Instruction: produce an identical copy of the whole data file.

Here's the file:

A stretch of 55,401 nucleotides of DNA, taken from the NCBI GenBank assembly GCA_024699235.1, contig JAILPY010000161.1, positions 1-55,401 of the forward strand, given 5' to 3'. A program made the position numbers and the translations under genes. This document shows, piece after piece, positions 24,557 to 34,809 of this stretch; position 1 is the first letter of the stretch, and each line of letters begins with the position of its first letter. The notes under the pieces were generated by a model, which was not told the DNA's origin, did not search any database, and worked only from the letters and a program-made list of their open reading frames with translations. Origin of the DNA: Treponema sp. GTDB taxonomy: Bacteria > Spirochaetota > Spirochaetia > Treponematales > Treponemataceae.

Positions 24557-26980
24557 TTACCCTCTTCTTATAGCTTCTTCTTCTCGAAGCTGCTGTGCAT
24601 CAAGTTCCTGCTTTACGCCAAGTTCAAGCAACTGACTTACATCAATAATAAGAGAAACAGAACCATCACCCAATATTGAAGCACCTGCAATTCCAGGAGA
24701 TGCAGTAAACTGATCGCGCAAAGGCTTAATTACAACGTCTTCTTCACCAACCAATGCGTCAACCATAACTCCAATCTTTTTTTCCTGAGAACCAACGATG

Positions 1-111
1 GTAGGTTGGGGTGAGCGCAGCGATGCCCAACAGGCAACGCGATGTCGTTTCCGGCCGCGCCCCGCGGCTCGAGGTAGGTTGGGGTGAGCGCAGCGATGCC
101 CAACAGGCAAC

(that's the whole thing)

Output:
A stretch of 55,401 nucleotides of DNA, taken from the NCBI GenBank assembly GCA_024699235.1, contig JAILPY010000161.1, positions 1-55,401 of the forward strand, given 5' to 3'. A program made the position numbers and the translations under genes. This document shows, piece after piece, positions 24,557 to 34,809 of this stretch; position 1 is the first letter of the stretch, and each line of letters begins with the position of its first letter. The notes under the pieces were generated by a model, which was not told the DNA's origin, did not search any database, and worked only from the letters and a program-made list of their open reading frames with translations. Origin of the DNA: Treponema sp. GTDB taxonomy: Bacteria > Spirochaetota > Spirochaetia > Treponematales > Treponemataceae.

Positions 24557-26980
24557 TTACCCTCTTCTTATAGCTTCTTCTTCTCGAAGCTGCTGTGCAT
24601 CAAGTTCCTGCTTTACGCCAAGTTCAAGCAACTGACTTACATCAATAATAAGAGAAACAGAACCATCACCCAATATTGAAGCACCTGCAATTCCAGGAGA
24701 TGCAGTAAACTGATCGCGCAAAGGCTTAATTACAACGTCTTCTTCACCAACCAATGCGTCAACCATAACTCCAATCTTTTTTTCCTGAGAACCAACGATG

Positions 1-111
1 GTAGGTTGGGGTGAGCGCAGCGATGCCCAACAGGCAACGCGATGTCGTTTCCGGCCGCGCCCCGCGGCTCGAGGTAGGTTGGGGTGAGCGCAGCGATGCC
101 CAACAGGCAAC